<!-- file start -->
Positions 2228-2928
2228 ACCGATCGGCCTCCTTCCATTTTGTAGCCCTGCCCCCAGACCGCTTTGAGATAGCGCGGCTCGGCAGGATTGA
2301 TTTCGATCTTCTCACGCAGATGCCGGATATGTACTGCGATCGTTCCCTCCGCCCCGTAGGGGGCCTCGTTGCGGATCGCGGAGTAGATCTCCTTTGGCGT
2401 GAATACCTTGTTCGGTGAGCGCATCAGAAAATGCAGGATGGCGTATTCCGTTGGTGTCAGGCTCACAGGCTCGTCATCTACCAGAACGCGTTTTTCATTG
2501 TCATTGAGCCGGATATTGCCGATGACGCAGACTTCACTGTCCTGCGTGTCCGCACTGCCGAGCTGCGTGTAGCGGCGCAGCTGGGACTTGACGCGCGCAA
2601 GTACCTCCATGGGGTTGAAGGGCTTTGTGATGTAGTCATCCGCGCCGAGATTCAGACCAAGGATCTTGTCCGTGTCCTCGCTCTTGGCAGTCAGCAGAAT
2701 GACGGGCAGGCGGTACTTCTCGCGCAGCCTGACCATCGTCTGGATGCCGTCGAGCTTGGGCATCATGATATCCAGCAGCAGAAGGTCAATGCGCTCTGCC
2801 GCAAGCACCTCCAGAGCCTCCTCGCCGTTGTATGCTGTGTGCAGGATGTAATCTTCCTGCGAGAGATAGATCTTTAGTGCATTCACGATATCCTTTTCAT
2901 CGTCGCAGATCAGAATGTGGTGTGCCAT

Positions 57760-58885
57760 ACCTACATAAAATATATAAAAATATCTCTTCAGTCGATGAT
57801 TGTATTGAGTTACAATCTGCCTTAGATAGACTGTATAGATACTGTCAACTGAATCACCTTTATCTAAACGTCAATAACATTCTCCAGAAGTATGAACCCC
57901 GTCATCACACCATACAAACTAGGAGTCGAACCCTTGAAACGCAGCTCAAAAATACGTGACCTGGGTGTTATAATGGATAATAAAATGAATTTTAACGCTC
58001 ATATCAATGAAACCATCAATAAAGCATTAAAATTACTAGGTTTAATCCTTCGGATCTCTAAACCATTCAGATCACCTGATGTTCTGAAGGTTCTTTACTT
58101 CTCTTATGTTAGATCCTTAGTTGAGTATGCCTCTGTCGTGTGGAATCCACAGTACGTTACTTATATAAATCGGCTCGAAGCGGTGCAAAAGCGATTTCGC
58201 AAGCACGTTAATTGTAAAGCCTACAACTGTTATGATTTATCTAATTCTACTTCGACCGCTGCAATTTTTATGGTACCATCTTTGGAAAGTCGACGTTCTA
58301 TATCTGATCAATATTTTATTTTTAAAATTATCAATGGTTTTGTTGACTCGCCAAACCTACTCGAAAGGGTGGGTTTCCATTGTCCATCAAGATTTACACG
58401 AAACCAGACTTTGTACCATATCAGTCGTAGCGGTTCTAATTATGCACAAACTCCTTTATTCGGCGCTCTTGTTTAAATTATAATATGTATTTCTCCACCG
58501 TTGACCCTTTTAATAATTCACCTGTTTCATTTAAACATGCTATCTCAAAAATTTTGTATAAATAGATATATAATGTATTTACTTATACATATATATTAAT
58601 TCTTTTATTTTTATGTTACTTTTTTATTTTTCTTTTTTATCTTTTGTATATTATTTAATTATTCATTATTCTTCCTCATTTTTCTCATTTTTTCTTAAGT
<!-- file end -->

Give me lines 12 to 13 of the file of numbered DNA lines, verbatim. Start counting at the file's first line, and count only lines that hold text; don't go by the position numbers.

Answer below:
57801 TGTATTGAGTTACAATCTGCCTTAGATAGACTGTATAGATACTGTCAACTGAATCACCTTTATCTAAACGTCAATAACATTCTCCAGAAGTATGAACCCC
57901 GTCATCACACCATACAAACTAGGAGTCGAACCCTTGAAACGCAGCTCAAAAATACGTGACCTGGGTGTTATAATGGATAATAAAATGAATTTTAACGCTC